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On ‎04‎/‎06‎/‎2020 at 14:11, bendix said:

FM .. I have a question for you, and i ask it as a recent revert.

 

Why is it necessary to recite the Shahada and the five salat in Arabic?  The Qur'an makes it clear that Allah knows and sees everything and 3:29 tells us "Whether you conceal what is in your heart or reveal it, Allah will know it."    

 

The words are as simple and beautiful in English (and any other language) as they are in Arabic, and surely in reciting them it is important that you believe what is behind them, rather than having to go through what is essentially a phonetic recitation?

 

I've asked several Muslim and have never received what I consider to be a proper explanation.

Bendix – Assalaamualaikum – and congratulations on your recent reversion!

 

I probably cannot answer your questions any better than the previous Muslims who have attempted, but I will try. I will also try to give you some context, which may help you understand.

 

With regards to the Shahaadah (verbal ‘testification’ of faith – for the benefit of others reading this - after which point a person is regarded as a Muslim), I have not been able to confirm that it is obligatory to pronounce this in Arabic. I do think it probably is obligatory, or at least very important, to recite it in Arabic. Whenever I have helped someone through their Shahaadah, I have always provided them with the verbal translation in English first, and then helped them recite the words in Arabic. What I can tell you is that knowledge of what is being recited is a condition of the Shahaadah; getting the Arabic pronunciation perfect is not!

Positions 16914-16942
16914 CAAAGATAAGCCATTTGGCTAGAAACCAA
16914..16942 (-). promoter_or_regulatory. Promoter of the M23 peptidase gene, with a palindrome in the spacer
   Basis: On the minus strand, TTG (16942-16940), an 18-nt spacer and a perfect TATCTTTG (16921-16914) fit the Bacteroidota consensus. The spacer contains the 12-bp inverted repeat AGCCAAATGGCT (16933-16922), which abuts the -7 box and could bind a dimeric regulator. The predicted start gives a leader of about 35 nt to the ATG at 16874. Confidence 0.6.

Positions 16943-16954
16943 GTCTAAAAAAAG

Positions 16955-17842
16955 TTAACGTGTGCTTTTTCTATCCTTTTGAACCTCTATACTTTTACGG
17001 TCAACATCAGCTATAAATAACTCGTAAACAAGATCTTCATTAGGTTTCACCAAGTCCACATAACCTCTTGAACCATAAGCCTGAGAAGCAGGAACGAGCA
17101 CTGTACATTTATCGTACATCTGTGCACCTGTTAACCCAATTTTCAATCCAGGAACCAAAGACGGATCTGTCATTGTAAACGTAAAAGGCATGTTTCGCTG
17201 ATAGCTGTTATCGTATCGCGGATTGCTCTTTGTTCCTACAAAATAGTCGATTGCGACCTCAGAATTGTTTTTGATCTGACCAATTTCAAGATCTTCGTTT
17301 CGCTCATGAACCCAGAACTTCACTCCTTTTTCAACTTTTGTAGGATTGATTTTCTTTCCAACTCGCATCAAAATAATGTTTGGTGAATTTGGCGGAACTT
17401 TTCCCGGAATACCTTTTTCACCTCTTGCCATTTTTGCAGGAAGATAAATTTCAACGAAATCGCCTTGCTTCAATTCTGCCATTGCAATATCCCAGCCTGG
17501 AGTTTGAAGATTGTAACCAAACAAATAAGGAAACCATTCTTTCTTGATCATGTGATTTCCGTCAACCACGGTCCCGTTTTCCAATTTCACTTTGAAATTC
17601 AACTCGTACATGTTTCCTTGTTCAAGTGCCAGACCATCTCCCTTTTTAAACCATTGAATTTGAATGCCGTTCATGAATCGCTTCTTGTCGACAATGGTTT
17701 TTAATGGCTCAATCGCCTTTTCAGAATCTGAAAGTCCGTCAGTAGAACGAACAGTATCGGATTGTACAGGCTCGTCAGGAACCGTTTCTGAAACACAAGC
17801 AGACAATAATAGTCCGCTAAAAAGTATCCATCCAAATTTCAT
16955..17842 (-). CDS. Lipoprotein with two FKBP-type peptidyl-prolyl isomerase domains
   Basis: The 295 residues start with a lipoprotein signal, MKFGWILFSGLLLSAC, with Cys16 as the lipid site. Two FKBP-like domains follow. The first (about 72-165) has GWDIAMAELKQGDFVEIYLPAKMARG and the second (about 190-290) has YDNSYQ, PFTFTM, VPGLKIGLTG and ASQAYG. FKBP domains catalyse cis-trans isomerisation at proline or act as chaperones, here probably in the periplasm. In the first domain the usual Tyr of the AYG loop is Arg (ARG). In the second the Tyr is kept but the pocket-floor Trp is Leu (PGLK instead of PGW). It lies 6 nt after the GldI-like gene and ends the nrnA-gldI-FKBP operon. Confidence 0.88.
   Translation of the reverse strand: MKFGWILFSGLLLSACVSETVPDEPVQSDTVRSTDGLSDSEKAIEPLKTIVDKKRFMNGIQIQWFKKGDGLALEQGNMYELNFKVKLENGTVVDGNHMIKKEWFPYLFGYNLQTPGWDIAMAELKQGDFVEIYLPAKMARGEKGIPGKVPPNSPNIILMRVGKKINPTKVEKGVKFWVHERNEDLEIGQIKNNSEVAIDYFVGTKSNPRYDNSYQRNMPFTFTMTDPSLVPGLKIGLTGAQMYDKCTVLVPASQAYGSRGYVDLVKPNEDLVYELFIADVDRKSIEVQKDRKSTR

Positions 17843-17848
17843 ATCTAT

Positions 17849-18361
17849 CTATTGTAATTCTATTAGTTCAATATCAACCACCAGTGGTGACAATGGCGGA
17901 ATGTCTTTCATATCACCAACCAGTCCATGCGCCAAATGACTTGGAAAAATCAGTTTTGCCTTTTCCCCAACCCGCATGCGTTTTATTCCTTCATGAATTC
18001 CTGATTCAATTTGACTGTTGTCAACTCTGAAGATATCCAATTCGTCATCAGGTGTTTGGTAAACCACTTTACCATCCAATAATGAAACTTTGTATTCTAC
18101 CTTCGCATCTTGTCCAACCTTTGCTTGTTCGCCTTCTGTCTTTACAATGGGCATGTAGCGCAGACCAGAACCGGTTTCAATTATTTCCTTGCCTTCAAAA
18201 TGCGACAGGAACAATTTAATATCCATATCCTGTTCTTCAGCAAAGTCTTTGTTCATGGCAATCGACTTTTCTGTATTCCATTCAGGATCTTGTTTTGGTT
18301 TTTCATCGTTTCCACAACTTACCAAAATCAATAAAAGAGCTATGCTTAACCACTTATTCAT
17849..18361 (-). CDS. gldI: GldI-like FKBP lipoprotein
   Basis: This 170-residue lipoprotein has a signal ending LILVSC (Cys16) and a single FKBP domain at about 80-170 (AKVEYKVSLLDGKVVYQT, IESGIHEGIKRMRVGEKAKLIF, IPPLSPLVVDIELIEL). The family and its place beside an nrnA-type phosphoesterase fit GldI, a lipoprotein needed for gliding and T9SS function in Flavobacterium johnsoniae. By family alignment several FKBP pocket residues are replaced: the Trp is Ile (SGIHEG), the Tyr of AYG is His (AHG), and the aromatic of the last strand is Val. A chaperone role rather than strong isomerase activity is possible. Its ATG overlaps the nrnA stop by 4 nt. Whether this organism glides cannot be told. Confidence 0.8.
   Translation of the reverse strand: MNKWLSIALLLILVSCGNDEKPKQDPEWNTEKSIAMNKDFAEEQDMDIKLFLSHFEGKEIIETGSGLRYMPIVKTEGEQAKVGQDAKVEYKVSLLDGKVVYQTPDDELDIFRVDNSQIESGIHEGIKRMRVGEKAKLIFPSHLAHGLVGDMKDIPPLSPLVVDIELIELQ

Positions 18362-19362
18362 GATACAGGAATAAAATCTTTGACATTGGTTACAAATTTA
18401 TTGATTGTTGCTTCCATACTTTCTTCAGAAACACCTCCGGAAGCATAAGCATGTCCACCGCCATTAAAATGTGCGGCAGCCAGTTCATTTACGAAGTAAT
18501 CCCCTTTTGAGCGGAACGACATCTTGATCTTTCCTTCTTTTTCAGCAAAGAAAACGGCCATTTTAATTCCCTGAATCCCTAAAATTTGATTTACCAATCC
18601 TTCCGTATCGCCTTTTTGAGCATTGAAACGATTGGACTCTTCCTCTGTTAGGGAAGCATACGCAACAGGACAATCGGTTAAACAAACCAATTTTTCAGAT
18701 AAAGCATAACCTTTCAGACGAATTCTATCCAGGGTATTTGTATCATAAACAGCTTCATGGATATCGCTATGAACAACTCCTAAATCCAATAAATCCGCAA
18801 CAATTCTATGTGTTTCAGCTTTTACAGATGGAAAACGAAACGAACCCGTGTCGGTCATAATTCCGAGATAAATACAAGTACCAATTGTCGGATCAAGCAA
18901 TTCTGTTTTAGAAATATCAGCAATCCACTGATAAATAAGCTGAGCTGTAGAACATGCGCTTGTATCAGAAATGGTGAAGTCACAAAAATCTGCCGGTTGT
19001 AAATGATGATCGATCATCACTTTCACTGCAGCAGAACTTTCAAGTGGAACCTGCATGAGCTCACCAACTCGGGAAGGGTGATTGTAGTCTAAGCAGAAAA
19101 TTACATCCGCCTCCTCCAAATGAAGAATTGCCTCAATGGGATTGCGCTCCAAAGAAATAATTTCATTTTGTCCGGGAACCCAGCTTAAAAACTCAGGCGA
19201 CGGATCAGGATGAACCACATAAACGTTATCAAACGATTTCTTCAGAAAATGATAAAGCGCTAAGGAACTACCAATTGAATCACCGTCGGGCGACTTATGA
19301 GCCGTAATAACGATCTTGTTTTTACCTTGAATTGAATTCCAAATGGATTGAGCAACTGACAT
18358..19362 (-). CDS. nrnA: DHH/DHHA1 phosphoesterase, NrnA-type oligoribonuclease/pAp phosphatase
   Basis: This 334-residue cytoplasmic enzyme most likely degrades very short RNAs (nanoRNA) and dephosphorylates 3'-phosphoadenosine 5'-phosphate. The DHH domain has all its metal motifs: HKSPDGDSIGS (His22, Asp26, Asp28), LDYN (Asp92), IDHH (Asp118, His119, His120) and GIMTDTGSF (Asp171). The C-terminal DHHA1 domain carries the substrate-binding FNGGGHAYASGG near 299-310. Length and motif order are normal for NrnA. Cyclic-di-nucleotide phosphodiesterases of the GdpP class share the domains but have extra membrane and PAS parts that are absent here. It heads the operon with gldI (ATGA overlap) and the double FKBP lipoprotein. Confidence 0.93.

As far as the Salaah (daily prayer) is concerned, let me give you some context.

 

You are probably aware that in Salaah we have to recite Surah Fatihah (the opening chapter of the Holy Quran) and then the equivalent of any three additional verses of the Holy Quran in every Rakah (unit) of the prayer. Additional verses can also be recited, but the scholars of Islam state that this minimum portion of the Holy Quran (so Surah Fatihah plus three additional verses) must be recited very precisely. If the person praying speaks Arabic and decides to add an extra wa (‘and’), al ('the') or make any other minor changes of this nature, then that prayer is essentially invalid. Basically, what I am implying is that the key aspect is not to recite the prayer in Arabic, but it is to recite the Holy Quran very precisely and as perfectly as possible, exactly as revealed.